Of Phala Phala and the ANC

Given that the Phala Phala matter weakens his anti-corruption campaign, the party can either save the president, as it did when it voted this week against tabling the report of the parliamentary panel on Phala Phala for discussion. Or, it can hang him out to dry, thus beginning a series of events that weakens the electoral fortunes of the party altogether. 

The decision to save him is, of course, premised on the idea that the South African “nation” is inseparable from the ANC. And that equally, the ANC is inseparable from the state. These assumptions increasingly don’t hold true in the country. Voters, especially in urban South Africa, are diversifying their votes.

I agree with the Director of the New South Institute, Ivor Chipkin when he says:.

the ANC is not the nation…the party is not the state {and} institution matter more than individuals.

It has become increasingly clear that the country needs to start thinking of life without the ANC in charge. And that coalitions, albeit unstable in the immediate run, might be desirable to avoid the cliff edge that South Africa stands on.

Looking forward

I think that the ANC will continue to be a strong political force in the foreseeable future, even though it has weakened in successive election at local, provincial and national level. 

There are now real prospects that the party will poll just above 50% needed to form a national government in 2024. This puts the prospect of a national coalition government within view. 

The ANC should now show leadership by providing the necessary architecture – including new laws and regulations – to manage coalitions so that they can serve the country well.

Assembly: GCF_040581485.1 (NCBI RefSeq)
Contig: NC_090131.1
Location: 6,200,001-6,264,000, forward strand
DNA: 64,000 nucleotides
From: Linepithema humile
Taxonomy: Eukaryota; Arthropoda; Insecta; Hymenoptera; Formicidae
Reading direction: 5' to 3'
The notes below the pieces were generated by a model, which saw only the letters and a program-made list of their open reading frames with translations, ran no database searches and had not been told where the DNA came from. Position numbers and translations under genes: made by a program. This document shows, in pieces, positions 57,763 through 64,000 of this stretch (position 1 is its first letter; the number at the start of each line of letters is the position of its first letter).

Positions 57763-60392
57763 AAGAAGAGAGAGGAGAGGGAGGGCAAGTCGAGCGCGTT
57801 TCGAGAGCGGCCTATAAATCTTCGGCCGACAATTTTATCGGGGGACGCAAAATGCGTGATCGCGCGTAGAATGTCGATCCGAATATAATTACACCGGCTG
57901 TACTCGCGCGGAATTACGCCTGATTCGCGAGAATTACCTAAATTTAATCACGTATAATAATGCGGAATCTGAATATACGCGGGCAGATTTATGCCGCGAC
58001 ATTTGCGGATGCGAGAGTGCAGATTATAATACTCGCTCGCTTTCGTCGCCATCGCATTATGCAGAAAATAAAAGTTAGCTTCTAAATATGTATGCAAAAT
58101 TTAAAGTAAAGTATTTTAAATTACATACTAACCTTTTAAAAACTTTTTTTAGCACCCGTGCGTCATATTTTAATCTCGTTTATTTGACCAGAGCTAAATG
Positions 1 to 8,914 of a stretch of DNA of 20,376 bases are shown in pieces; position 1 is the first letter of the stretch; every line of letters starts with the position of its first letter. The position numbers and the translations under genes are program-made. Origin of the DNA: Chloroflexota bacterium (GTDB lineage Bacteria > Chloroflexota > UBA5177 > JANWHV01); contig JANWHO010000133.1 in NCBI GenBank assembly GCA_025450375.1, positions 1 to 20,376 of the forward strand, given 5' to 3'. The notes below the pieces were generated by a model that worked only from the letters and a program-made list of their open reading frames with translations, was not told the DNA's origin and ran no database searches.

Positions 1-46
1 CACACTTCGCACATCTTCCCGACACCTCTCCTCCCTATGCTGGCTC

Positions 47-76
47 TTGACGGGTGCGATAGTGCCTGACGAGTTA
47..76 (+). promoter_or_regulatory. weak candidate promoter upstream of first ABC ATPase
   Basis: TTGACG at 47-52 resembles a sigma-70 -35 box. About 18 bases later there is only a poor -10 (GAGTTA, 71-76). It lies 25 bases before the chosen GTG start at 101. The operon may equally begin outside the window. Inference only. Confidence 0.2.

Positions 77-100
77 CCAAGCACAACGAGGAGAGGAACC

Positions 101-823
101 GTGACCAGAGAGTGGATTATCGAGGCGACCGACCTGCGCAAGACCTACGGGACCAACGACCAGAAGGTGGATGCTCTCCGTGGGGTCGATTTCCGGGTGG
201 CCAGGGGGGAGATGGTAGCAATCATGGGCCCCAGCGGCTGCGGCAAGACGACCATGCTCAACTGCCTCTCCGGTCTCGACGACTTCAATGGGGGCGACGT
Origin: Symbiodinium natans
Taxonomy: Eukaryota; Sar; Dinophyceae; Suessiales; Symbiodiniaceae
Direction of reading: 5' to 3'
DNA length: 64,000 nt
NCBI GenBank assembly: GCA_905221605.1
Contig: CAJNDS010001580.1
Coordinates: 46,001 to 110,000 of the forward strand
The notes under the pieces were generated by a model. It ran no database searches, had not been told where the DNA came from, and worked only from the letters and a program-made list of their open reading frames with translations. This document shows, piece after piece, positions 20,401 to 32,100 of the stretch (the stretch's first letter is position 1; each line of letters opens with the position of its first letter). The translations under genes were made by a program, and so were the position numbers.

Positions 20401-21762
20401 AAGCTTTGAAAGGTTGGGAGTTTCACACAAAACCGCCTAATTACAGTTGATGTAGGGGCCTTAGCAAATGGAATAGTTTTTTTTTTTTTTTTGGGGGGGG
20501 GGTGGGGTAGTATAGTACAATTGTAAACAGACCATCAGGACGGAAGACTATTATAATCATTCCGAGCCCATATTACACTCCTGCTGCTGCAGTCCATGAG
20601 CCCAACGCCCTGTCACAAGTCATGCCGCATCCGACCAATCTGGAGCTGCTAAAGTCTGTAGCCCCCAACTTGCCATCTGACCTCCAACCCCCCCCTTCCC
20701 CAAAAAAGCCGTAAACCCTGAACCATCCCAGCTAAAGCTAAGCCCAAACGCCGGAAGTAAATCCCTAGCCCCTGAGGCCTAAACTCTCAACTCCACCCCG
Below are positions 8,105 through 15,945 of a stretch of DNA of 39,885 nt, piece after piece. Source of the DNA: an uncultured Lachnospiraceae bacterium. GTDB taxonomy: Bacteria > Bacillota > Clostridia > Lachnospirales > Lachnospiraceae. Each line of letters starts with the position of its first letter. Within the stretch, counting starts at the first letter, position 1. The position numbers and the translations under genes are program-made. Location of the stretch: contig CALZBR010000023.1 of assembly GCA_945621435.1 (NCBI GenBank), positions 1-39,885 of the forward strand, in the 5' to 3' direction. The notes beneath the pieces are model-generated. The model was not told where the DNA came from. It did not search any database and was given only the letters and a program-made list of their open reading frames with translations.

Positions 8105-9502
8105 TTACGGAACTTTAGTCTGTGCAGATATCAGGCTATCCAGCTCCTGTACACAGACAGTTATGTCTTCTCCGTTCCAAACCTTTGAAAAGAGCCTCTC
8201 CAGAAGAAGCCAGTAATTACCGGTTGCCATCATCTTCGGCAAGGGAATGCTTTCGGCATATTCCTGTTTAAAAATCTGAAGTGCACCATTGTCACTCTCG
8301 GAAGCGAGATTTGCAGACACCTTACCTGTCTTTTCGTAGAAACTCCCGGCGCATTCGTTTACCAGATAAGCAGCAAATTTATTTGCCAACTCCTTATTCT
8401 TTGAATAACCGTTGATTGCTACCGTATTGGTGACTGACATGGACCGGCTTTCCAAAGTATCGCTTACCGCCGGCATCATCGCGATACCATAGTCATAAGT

This would complement the recent amendment of the Electoral Act enabling independent candidates to run for elections at national and provincial level.

Of course, this possibility is not without its weakness: legislative access or easier entry for independent candidates to contest elections is a zero-sum game for the ANC. But the development of South Africa requires not the renewal of the ANC, but the enablement of coalitions. 

Coalitions are a necessary part of diversifying South Africa’s political culture. This is not about bringing contestation for its own sake, but to find a party political culture that aligns with the country’s constitutional framework. 

The future of South Africa hangs in the balance. The country can either continue on its current downward spiral, with a growing brain drain, or it can change direction to an upward development trajectory. 

Either way, this is about much more than the ANC. 

Too much time has been spent discussing the societal spillovers from the party’s organizational and intellectual problems.

Thapelo Tselapedi is a Politics lecturer at Rhodes University

This article is from The Conversation